How to sex a cockroach

14 September, 2008

Question: I have five pet Giant Burrowing Cockroaches and would like to know if they are boys or girls. How can I tell the sexes apart? Is there anything I can do to encourage them to mate?

Answer: Male and female Giant Burrowing Cockroaches, Macropanesthia rhinoceros, are quite similar in appearance. However, it is possible to tell them apart by looking at their pronotums. The pronotum is the shield-like structure just behind the head.

Giant Burrowing Cockroach (Macropanesthia rhinoceros) - female and male

Giant Burrowing Cockroaches. Note the female's smooth rounded pronotum (left) and the male's sculptured pronotum (right).
Photographer: Alan Henderson / Copyright: Minibeast Wildlife

Female Giant Burrowing Cockroaches have a pronotum that is rounded and smooth. The males have pronotums that are much more sculptured. This difference is only obvious in adults and sub-adults; it is very difficult to sex juveniles.

Giant Burrowing Cockroaches usually mate in early summer. You can keep the sexes together all year round, but they may be more likely to mate if you introduce them to each other just before the mating season. Increasing the temperature and humidity of their environment will also encourage sexual activity.

If your cockroaches do mate, they are most likely to do it at night. You should provide your mated females with shallow substrate and a bark shelter. Keep the humidity of their enclosure high and minimise disturbances.

A Giant Burrowing Cockroach in an enclosure

A Giant Burrowing Cockroach in an enclosure.
Photograph: Rodney Start / Source: Museum Victoria

Female Giant Burrowing Cockroaches usually give birth to about 20 live young. The young will remain with their mother for up to 12 months, reach maturity at 2 to 3 years and live for up to 10 years.

More information on the husbandry of this, and hundreds of other species, can be found in the Museum Victoria publication entitled Keeping Bugs Alive! A guide to keeping Australian Invertebrates.

Comments (6)

sort by
newest
oldest
Alex 17 December, 2010 08:24
I bought 3 juvenile giant burrowing cockroaches online. I found what seemed to be the eaten remains of one after only two weeks. 4 months later the other smaller cockroach's head went missing...his legs were still moving. Remaining cockroach gaining weight fast. Are they cannibals?
reply
Discovery Centre 5 January, 2011 12:17

Hi Alex, Giant Burrowing Cockroaches have never before been known to eat each other. Here at the Melbourne Museum we keep individuals togethers for years and never have a problem. Sometimes one will start doing lots of digging and excavating that disturbs its housemates – at which time we will separate them until the excavator settles down. Maybe have a look through the enclosure and ensure there are no predators about.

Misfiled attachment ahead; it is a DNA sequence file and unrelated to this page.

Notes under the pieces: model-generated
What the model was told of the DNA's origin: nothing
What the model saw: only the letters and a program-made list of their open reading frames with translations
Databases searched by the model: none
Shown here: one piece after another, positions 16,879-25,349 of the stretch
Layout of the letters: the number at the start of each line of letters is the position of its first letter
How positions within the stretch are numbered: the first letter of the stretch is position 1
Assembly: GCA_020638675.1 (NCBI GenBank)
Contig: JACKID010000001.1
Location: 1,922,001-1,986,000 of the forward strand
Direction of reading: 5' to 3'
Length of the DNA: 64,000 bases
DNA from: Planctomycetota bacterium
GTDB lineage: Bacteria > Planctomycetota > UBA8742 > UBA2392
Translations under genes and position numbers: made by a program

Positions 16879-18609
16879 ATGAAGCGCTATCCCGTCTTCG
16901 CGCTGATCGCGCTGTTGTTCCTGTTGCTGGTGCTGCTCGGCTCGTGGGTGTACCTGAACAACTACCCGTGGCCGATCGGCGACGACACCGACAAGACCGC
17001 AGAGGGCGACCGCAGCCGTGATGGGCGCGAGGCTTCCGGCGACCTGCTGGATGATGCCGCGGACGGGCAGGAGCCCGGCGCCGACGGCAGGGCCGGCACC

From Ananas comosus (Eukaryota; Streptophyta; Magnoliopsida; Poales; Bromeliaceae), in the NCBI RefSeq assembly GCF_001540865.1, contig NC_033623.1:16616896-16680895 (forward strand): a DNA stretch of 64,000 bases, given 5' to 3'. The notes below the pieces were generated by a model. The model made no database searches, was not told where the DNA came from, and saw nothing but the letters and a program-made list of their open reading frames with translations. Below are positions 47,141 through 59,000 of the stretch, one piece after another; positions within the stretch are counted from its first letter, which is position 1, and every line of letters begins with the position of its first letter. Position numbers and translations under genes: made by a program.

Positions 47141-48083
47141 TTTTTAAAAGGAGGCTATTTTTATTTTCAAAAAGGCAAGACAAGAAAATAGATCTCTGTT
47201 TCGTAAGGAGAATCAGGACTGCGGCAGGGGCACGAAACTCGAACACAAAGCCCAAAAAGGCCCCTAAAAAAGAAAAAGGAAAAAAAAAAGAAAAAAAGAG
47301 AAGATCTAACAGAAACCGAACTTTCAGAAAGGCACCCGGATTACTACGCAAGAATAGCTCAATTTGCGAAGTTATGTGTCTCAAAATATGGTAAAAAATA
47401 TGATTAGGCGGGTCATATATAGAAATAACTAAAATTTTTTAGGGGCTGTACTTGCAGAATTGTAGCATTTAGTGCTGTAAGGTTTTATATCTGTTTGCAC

reply
Jeremy 27 February, 2014 18:51
Hi Discovery centre, I too have witnessed the giant burrowing cockroaches from southern queensland eating each other, whether these are the same species I do not know. I believe the problem may be the food availability or preference however I am unsure.
Discovery Centre 11 May, 2014 16:29
Hi Jeremy, we know of no records of Giant Burrowing Cockroaches (Macropanesthia rhinoceros) eating each other. Juveniles moult regularly and their old skins can sometimes be mistaken for dead individuals, and in some cases they will eat the old skin to regain some of the proteins lost in the process. This species normally does well on dried gum leaves and diced apple.
Joshua Atherton 10 August, 2013 07:25
Hi, sorry to respawn an old article. I have 4 of these buggers on the way, what's an ideal humidity to keep these? Regards, Josh
reply
Discovery Centre 14 August, 2013 15:13

Dear Joshua,

The ideal humidity for Giant Burrowing Cockroaches (Macropanesthia rhinoceros) is about 60%. These cockroaches live in the northern parts of Qld but they can often be found in sandy coastal areas where humidity is relatively high, as well as more arid inland areas where humidity is significantly lower.

The best way to provide this is to spray the substrate daily if the enclosure has no lid or if the lid is well ventilated. Less often if there is little ventilation. Try not to spray the entire substrate, and instead spray a wide strip along one edge so that the cockroaches themselves can determine where they want to hang out.

More information on this and other invertebrate species can be found in the 'Bugs Alive' book produced by Melbourne Museum, or on online forums.

Write your comment below All fields are required

We love receiving comments, but can’t always respond.